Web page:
BY HALEY LUCIAN '17
Two weeks ago the Centers for Disease Control and Prevention released their 2015 STD Surveillance Report, which details “statistics and trends for sexually transmitted diseases in the United States through 2015.” The principal diseases tracked by the CDC in this report are chlamydia, gonorrhea and syphilis, all of which reached unprecedented levels of incidence in the 2015 United States population.
It is important to understand that because only the most prevalent and accountable diseases are covered in the report, the overall problem — which would include all STDs — may be even more pronounced. For example, human papilloma virus remains the most common STD in the United States according to the CDC’s Surveillance Report, but it is also “not a nationally reportable condition.” The prevalence of HPV infection is especially alarming, since numerous vaccines are available for both men and women. The current CDC recommendation is to vaccinate both sexes up to 26 years of age to prevent infection and the possible serious complications.
Unfortunately, the rise in STDs comes at a time when social prevention and treatment programs are experiencing budget cuts. The CDC reports that more than half of state and local STD programs have suffered from these reported budget cuts, often leading to clinic closures. STDs predominantly affect people aged 15-24, an age group covering most students here on campus. The CDC explains that this group “[accounts] for half of the 20 million new sexually transmitted infections” reported every year. They further warn that this number is growing. Another possible factor explaining the rise of cases in young people is a reduction in access to the same level of healthcare as older segments of the population.
Chlamydia, gonorrhea and syphilis can all be treated with a course of antibiotics, but as cases rise and treatment centers close, an increasing number of cases go untreated.
According to the CDC, the consequences of an untreated STD can be devastating to an individual’s long term health. Without proper treatment STDs can lead to chronic pain, but can also progress to more personal long-lasting consequences such as infertility. In the case of HPV, the untreated infection can lead to cancer, often cervical cancer. To further complicate the situation, there is an increasing difficulty in treating some of these STDs, in particular gonorrhea, which over the years has developed increased antibiotic resistance. The CDC now recommends only one treatment for gonorrhea — a dual regimen of two antibiotics. The CDC constantly monitors new, developing examples of antibiotic resistance for STDs. Such resistance makes it all the more important for an individual to seek proper medical care.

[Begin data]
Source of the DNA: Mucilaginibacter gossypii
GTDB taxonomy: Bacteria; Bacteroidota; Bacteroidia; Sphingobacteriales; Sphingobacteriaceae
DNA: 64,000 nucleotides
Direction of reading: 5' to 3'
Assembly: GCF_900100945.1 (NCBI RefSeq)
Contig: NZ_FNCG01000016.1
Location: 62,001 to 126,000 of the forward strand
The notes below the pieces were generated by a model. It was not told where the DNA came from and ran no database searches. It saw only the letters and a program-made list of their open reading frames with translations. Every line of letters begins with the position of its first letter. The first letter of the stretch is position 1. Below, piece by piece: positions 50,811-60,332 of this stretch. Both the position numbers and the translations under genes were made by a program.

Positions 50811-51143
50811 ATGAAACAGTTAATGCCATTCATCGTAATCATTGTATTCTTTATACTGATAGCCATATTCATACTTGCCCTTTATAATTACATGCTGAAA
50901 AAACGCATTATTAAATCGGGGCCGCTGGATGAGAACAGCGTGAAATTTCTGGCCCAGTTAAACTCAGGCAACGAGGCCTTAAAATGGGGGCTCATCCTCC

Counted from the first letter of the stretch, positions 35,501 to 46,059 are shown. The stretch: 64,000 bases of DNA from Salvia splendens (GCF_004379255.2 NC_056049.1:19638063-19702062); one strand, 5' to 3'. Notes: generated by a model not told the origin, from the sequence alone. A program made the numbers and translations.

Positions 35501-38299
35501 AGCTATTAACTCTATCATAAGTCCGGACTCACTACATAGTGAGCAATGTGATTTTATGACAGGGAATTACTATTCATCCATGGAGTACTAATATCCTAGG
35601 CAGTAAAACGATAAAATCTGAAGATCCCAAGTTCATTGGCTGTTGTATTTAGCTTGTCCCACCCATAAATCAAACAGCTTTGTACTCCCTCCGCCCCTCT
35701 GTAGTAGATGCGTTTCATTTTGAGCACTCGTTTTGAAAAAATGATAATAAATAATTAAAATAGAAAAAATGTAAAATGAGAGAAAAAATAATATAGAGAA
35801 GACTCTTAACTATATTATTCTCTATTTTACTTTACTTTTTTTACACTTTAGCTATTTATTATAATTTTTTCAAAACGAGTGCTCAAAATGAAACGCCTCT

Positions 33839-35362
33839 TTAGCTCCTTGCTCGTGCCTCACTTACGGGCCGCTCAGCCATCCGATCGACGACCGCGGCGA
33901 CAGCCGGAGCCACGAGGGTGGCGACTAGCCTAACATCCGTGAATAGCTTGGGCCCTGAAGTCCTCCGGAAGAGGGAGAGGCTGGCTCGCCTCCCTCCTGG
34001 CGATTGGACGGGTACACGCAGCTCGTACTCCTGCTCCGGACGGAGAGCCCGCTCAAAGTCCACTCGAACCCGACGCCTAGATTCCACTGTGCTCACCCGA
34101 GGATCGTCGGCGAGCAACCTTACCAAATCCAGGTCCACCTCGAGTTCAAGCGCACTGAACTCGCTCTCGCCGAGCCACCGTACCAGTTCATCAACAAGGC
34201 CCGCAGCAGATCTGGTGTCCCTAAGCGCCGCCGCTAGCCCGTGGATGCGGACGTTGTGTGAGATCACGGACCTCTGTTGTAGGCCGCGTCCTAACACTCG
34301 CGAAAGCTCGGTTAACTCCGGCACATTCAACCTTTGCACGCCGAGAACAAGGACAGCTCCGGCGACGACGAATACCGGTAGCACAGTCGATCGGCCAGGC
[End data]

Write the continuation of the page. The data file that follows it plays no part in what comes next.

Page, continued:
Although prevalence of the human immunodeficiency virus is not tracked in the CDC’s Surveillance Report, they emphasize the connection between the more common STDs and HIV infection. The lasting health problems that can be caused by STDs, especially if left untreated, may promote HIV transmission. HIV has serious and permanent health implications, eventually leading to the development of acquired immunodeficiency syndrome if left untreated.
The Mount Holyoke College Health Center offers STD screening and treatment as well as counseling. Note that the health center website refers to STDs as sexually transmitted infections. According to the Health Center, “the most common STIs on college campuses include chlamydia, trichomoniasis, genital herpes and HPV” and in fact the CDC reports chlamydia as the most prevalent of all infections in this year’s report. Regardless of the circumstances, early intervention is important for a favorable long term outcome. The MHC Health Center is just one of the many places that offers treatment and prevention services.